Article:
Anamosa senior Maggie McQuillen leads a pack of runners while competing at the state track and field meet last May at Drake Stadium in Des Moines. McQuillen, one of the fiercest competitors on the Raider team, was involved in a serious car accident Thursday, March 19, and is currently fighting for her life at the University of Iowa Hospital.

       The Anamosa community is once again in heartbreak after hearing the news that Raider standout Maggie McQuillen was involved in a serious car accident Thursday, March 19, that has left the senior four-sport star fighting for her life at the University of Iowa Hospital.

      For all of us here, it seems like just yesterday when Tate Little was fighting for his life after another serious car accident, but the now Anamosa junior has continued to make amazing progress over the past year and a half and is working hard towards his dream of taking the field for at least one play for the Raider football team this fall.

      We are all hoping and praying Maggie can fight through her injuries and complete her dream of someday working in an emergency room and saving lives.

      Right now, doctors at the UI Hospitals are doing exactly that for Maggie, as our entire community prays for her and her parents Matt and Beth McQuillen as they maneuver their way through this nightmare ordeal.

      Knowing Maggie as I have the last several years covering her in volleyball, basketball, track and softball, she’s never going to back down from any fight, and she’s in the biggest one of her life right now.

      From a sports perspective, I’ve always marveled at Maggie’s ability to find another level right when she and her team needed it most, to be able to raise her game, and her teammates to new heights.

      It’s not something that everyone has, and that’s ok. But Maggie has has it in spades, and I know it’s going to help her through this challenging battle for her own life.

      Track was one sport where I would especially drop my jaw time and again with some of the amazing things Maggie was able to do.

      If someone passed her in a relay event, you could see the determination in her face almost immediately. She was not going to allow someone to beat her and would fight all the way to the end with a grit and determination that is pretty much impossible to coach. It’s something that has to come from deep inside, and Maggie has been blessed with that kind of heart and passion, and we here in Anamosa have been honored to have been able to witness that for the last four years.

      On the basketball court it would be Maggie’s job to guard the opposing team’s best player and just harass and frustrate that girl with tenacious defense.

      You wouldn’t know it by looking at her, but McQuillen was tough as nails, and could really get after it on the basketball court. Once again showing that kind of determination knowing what she needed to do to help her team win.

      With a young team this season, Maggie had new leadership responsibilities placed upon her and she stepped up just as I knew she would and could.

      In volleyball she also did something I didn’t even know she could do.

      Jump out of the gym.

      Maggie spent the first couple of years on the volleyball team playing in the back row, so when she made the move to the front row as one of the Raiders’ top hitters, I was floored how this tiny little girl could sky over the net and hammer down kills right into opponents’ faces.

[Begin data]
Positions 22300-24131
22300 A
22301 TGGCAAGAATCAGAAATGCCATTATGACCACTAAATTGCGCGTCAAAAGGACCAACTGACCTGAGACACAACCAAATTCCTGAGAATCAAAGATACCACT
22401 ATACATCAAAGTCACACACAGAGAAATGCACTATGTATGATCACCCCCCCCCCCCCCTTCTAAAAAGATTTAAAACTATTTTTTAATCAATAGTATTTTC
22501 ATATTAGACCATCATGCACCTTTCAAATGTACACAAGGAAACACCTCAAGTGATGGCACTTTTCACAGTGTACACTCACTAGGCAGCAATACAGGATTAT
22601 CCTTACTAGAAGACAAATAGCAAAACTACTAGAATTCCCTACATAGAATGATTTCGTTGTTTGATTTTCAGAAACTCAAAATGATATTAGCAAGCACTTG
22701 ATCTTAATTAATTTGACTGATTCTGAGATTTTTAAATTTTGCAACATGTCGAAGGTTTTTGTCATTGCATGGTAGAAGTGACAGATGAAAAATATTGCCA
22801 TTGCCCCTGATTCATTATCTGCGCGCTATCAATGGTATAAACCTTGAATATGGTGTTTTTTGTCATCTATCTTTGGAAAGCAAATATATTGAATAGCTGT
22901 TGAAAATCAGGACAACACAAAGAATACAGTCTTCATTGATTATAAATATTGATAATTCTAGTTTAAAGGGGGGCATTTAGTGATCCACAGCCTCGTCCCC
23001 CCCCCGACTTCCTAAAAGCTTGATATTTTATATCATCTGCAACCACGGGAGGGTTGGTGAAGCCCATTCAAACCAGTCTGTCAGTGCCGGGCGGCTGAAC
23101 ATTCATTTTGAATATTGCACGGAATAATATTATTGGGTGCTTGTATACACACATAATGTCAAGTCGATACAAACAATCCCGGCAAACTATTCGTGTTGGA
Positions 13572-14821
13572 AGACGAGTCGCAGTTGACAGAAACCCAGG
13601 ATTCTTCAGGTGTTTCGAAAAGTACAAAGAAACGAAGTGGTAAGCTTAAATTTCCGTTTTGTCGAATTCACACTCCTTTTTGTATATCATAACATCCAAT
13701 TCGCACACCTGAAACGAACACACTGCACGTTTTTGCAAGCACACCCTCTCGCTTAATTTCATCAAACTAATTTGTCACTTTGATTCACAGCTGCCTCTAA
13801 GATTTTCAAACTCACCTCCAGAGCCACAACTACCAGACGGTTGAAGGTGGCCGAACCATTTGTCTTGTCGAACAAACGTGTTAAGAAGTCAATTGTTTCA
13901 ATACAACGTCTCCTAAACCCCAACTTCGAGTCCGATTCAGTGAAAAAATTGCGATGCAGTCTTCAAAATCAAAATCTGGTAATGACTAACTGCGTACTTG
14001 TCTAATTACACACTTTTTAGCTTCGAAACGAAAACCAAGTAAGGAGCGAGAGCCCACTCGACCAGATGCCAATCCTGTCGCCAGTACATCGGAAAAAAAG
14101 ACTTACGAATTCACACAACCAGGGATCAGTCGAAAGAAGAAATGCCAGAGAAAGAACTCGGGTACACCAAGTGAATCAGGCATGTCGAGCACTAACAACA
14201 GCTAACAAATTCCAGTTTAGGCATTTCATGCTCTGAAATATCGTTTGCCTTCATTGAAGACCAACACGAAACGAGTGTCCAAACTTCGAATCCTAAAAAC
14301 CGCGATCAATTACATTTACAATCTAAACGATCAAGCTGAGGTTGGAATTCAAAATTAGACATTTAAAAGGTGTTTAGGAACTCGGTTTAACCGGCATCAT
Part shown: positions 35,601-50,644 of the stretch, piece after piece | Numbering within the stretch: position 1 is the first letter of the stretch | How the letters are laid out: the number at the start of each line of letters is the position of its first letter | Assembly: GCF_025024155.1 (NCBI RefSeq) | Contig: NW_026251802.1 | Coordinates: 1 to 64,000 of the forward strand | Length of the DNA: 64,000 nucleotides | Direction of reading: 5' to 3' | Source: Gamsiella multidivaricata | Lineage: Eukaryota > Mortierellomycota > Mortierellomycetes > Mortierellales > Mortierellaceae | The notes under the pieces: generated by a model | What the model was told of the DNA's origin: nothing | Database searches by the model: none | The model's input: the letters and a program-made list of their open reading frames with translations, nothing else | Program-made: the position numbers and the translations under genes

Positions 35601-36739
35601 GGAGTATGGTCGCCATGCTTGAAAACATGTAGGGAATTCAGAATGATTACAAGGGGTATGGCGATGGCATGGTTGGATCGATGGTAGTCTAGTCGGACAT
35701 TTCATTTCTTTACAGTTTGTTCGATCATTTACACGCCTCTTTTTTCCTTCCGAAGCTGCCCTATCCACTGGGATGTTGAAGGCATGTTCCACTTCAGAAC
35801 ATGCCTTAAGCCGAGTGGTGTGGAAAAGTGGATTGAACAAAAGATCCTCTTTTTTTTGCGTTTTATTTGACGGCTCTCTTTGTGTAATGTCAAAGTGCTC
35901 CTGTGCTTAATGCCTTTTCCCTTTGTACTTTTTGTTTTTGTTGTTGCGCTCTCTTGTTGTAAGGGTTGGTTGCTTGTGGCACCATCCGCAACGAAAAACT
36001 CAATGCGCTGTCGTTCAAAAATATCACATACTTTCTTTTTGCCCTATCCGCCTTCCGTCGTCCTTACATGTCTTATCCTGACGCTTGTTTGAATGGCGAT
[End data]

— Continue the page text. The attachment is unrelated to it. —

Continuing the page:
With Maggie, it was always so hard for me to tell what exactly her favorite sport was, because she is so good at every single one.

      Originally, I thought it was softball. Maggie could hit, field, run, throw and yes, even pitch. She was a rare five-tool player who helped Anamosa to a conference title and first regional softball final berth since 1996 just last summer.

      Maggie has been a huge part of so much sports success at Anamosa over the last four years. I told her when I interviewed her following Anamosa’s basketball loss at Davenport Assumption last month, that the name McQuillen won’t soon be forgotten in this community.

      Maggie thanked me for the compliment, but politely disagreed.

      “It’s been a fun four years, times I’ll never forget, but there will be other girls who come along that will be better than me,” she said. “That’s what I want for Anamosa sports. To have the programs get better and better each and every year and compete for championships.”

      Maggie gets it. Not only does she have a competitive fire that burns deep inside of her (Beast Mode many have called it), but she’s also an amazing student who wants to save lives by someday working in the health care field.

      All of us are praying that the dream you have of someday being an emergency room doctor will come true Maggie. Right now, the road my look long and arduous, but we’re all on it here with you, every step of the way.

      Hundreds of friends and family have tied ribbons around the fence at the track and are doing numerous workouts in honor of Maggie, who as a four-year, four sport star, was always busy doing one workout or another.

      Beast Mode is what Maggie is all about, and all her friends and family and making sure they join the Beast Mode team with her by getting out and moving. Exercising.

      Pray for Maggie!

      Move for Maggie!

(0) comments

Welcome to the discussion.

Keep it Clean. Please avoid obscene, vulgar, lewd, racist or sexually-oriented language.
Don't Threaten. Threats of harming another person will not be tolerated.
Be Truthful. Don't knowingly lie about anyone or anything.
Be Nice. No racism, sexism or any sort of -ism that is degrading to another person.
Be Proactive. Use the 'Report' link on each comment to let us know of abusive posts.
Share with Us. We'd love to hear eyewitness accounts, the history behind an article.